Clerks and Scriveners: Legal Literacy and Access to Justice in Late Medieval England
Bevan, Kitrina Lindsay
Thesis or dissertation
University of Exeter
Reason for embargo
I intend to publish research papers on the basis of this material.
Provincial town clerks and scriveners have hitherto been a neglected subject in the historiography of the legal profession, yet as this thesis demonstrates, they contributed significantly to medieval England’s legal and scribal culture. Arguing for a new definition of scriveners based on their legal and linguistic literacy, this fresh interpretation differentiates between scriveners, notaries, generic clerks and lawyers and modifies the existing tendency towards classifying scriveners purely on the basis of the work they did and the legal instruments they produced. The study not only rectifies a gap in our knowledge, but reconceptualises our understanding of the lower echelons of the legal profession by examining the work that scriveners did and the role that they played in the local legal administration of medieval England, and by extension, the ways in which they facilitated access to justice on several levels. Focussing primarily on Exeter, Bristol, Bridgwater and Southampton, this research for the first time reveals the identities of some of the many scriveners who worked outside of London and evaluates their activities in provincial England. In order to achieve this, the thesis considers the extent to which scriveners were an integral part of an urban legal service as members of the provincial secretariat. Underpinning the theoretical framework of this thesis are themes such as literacy, clerical identity and professionalization – all of which are examined through the prism of law, languages and access to justice. Grounded in a palaeographic and diplomatic approach to the manuscript sources, this research has yielded some surprising results regarding the essential role of provincial scriveners within the legal, political and administrative landscape of medieval England. Fundamentally, this thesis offers a new vision of provincial English scriveners and the influence of their work. Set against the backdrop of an increasingly ‘professional’ legal profession, the importance of provincial scriveners as the keepers and creators of legal memory is highlighted along with the impact that this had on the wider legal community of medieval England.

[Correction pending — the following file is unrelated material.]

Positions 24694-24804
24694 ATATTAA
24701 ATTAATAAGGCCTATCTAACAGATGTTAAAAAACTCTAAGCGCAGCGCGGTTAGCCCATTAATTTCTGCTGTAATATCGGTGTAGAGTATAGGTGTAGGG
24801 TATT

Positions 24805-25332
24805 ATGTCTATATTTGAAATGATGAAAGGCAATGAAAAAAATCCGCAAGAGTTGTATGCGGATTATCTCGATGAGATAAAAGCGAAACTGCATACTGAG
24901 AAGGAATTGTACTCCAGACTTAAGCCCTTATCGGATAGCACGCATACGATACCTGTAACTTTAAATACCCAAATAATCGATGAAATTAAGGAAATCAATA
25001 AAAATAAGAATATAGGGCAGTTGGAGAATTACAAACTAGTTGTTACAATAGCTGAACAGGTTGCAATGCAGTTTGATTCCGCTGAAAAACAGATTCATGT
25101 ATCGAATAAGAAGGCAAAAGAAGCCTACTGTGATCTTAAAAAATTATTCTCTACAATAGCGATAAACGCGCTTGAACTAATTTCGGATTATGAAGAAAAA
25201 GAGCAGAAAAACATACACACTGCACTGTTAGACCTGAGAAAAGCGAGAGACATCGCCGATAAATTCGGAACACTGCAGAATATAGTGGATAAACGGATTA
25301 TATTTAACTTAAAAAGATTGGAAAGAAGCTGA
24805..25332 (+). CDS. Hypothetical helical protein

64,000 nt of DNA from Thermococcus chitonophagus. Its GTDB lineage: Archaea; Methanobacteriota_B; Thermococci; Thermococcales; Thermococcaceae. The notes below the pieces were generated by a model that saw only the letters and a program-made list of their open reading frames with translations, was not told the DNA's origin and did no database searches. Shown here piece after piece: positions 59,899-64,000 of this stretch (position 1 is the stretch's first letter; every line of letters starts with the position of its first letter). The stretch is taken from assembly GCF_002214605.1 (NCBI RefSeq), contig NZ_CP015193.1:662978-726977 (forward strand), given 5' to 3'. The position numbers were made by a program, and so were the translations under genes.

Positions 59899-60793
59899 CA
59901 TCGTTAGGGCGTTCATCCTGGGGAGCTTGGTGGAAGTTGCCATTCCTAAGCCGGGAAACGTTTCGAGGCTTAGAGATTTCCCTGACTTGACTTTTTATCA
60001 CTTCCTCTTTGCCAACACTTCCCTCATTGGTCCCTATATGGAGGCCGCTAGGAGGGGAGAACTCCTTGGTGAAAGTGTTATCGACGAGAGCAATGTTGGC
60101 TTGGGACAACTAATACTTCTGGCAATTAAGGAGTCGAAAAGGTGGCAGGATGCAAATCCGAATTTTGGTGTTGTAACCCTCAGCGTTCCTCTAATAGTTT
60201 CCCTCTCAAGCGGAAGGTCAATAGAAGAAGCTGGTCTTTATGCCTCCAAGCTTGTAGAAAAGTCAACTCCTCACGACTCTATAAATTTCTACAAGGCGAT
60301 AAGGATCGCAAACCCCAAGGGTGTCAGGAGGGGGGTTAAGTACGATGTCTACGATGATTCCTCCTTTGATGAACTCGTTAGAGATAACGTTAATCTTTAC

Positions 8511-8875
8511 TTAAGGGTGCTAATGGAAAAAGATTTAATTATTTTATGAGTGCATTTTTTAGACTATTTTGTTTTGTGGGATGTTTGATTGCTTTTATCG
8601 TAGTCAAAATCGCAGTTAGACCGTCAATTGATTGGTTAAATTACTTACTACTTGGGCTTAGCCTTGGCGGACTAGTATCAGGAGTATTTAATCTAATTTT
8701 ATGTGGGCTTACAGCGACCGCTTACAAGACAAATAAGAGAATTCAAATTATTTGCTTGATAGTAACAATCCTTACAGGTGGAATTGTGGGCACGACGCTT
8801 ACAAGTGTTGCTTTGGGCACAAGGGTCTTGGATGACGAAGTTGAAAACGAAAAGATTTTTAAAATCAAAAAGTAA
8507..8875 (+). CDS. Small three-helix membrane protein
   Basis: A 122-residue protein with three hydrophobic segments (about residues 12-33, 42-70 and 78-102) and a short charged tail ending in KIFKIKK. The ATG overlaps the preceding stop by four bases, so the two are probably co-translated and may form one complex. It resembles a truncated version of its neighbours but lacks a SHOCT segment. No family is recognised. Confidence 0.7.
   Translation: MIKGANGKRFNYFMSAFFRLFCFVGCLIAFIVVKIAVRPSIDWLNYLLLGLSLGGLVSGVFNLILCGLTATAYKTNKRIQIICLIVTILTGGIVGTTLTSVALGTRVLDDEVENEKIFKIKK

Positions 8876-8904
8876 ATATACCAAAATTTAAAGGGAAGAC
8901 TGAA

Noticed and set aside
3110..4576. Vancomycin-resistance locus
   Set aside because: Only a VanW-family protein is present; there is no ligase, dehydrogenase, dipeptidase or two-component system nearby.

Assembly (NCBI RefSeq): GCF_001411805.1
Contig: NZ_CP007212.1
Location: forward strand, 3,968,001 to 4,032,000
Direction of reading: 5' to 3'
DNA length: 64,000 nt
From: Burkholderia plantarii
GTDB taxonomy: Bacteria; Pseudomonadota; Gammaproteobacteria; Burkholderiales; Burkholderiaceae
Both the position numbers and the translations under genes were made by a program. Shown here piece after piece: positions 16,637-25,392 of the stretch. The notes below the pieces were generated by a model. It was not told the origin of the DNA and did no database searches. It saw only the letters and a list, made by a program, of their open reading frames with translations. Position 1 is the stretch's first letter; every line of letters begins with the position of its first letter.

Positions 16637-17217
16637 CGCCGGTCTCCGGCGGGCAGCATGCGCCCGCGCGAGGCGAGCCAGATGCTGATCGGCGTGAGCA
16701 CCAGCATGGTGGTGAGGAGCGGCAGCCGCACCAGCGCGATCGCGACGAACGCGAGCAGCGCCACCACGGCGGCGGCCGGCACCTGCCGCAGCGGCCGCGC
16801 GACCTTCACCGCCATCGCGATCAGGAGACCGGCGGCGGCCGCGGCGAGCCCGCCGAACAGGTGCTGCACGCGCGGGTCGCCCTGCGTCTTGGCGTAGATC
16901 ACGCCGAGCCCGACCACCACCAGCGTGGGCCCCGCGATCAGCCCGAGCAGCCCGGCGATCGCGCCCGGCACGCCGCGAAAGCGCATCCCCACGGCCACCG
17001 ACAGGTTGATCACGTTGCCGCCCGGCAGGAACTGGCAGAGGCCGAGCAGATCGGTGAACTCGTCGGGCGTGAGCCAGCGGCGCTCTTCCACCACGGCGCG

Social Sciences and Humanities Research Council of Canada
PhD in Law